Happy New Year Buddy and Friends:

    It’s been a while since I checked in with you all. On this subject, I’m on record requesting that we reform Sunshine Law provisions that prohibit just about any speech between members of local government boards.

    I am not alone among elected officials in saying that much greater harm is done to the public than good resulting from this highly unorthodox policy, that flies in the face of traditional American democratic policial experience.

    Of course school board members cannot be as forthright in their team-building discussions with colleagues when the media or the public is present. Why would that surprise anyone? How could it be otherwise?

    We sometimes forget that elected officials are people, just like us. We shop at Publix and pump our own gas, we hold jobs and pay bills, we drive our kids to the movies and take out the garbage just like everybody else. But we can’t live like anybody else, and that’s OK in certain ways. We’re supposed to be an example and I’m OK with that. But don’t tell me I can’t say what’s on my mind to anybody I want because that robs me of being a full American.

    Whenever a non-elected person has an issue with a colleage at the office, they get to pull that person aside and have it out with them in a professional and positive way. This is a good and healthy thing. Hopefully, they walk away with with a new understanding, a fresh start, a corrected misimpression. They get to clear the air with someone.

    We in local elected office are denied that ability by law.

    I can’t pull my Mayor aside and ask him “how do you think we as a city should best approach this problem?” I cannot pull one of my colleagues aside and ask them “what is your impression of this new law” unless I do it in public.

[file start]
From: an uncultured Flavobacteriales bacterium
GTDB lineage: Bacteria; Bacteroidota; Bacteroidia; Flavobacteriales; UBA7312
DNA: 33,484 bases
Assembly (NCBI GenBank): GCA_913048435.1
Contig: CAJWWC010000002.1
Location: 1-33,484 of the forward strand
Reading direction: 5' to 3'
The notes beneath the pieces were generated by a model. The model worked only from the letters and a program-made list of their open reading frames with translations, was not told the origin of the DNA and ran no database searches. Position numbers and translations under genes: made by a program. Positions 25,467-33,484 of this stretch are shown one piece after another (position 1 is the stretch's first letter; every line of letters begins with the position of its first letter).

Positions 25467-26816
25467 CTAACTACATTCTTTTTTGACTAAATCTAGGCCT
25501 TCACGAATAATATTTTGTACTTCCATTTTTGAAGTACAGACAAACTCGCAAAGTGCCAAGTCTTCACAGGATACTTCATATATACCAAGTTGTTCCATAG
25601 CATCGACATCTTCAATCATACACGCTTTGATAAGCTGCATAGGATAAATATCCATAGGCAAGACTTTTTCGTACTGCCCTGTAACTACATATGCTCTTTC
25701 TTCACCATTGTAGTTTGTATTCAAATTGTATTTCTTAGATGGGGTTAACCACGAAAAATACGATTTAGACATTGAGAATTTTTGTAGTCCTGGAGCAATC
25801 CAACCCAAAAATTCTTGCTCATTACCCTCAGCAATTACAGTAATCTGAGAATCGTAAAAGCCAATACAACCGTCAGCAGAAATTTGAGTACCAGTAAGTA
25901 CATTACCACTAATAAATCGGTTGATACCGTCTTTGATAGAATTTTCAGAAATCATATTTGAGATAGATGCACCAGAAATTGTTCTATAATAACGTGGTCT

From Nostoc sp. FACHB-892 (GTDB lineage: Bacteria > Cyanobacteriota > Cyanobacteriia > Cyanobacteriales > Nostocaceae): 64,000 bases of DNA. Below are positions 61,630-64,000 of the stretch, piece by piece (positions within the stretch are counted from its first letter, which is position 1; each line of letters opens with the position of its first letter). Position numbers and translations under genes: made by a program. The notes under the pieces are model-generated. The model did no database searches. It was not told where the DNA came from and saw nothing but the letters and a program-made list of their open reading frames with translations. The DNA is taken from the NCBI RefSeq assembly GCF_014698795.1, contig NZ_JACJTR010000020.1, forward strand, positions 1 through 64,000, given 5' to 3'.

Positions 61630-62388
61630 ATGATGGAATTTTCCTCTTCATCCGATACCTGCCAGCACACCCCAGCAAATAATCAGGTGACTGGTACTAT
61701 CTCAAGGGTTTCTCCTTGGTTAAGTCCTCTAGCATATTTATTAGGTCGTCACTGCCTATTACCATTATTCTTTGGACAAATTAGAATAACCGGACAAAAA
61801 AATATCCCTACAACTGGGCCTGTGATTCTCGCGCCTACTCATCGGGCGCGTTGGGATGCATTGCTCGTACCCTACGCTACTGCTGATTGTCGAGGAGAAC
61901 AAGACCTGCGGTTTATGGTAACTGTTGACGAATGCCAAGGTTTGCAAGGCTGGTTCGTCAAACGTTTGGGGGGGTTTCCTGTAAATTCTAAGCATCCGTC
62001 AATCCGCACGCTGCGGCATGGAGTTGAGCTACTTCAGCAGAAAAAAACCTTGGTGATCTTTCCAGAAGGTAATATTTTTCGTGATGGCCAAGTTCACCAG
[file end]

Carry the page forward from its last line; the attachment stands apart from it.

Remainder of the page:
And then, the response that I get, because we are on TV and on the record, is going to be different, assuming I get any response, than what I might hear if we had the opportunity to speak as honorable people representing a community in need. You and I are cheated as a result.

    State Representatives and Senators hold such conversations all the time. They are expected to have those discussions. Members of Congress also, both in the House and Senate. They couldn’t do their jobs without those conversations.

    Not us at the local level in Florida.

    We are denied that ability.

    It makes no sense, it is wrong, it is highly unusual, and after decades of seeing that system work, we are NOT a best practice for how local government should operate. And so there should be no arrogance about maintaining a law, just because it exists, that has no track record for success.

    Barring conversation is not the answer. Better government is the answer.

    The fact is people occasionally need to talk things through, as adults, between colleagues, sometimes off the record. There’s a long, very well understood need for that in the American political tradition. There’s nothing new about it. It’s how we as a nation and state operate. We have operated that way successfully for centuries. Almost all American cities and counties work that way.

    Not so in Florida.

    Any wonder we have so many problems?

    Government work is hard under the best of circumstances. Try doing it with both hands tied behind your back.

    So, of course there’s going to be dysfunction when people can’t talk to one another. Not speaking is definitionally a form of human dysfunctin.

    The loser here is the resident, the community, the student, the voter. Ultimately, that’s who loses.

    Meetings under hot lights transmitted on TV, were commentary is confined within Roberts Rule of Order, is just not always the best forum for elected human beings to make the best decisions for the communities they serve. Sorry if you’ve not heard that before. But it’s true.

    It is an assinine provision to an otherwise great law (Sunshine Law) and that’s why that one provision needs to be reformed.

    So, yes. If there is no greater desire to change the rules, then I would say at least give local boards at least one or two team building opportunities a year where they can communicate with each other plainly. You as the general public will get better government that way.

    I’ve put my reputation on the line being honest and straight forward about this subject. This viewpoint comes after years of studying and operating under this rule. I say without the slightest hesitation: it is in the best interest of Florida to reform this law, keeping the best of our Sunshine Law traditions, while eliminating the failures that stand in the way of us getting better local government.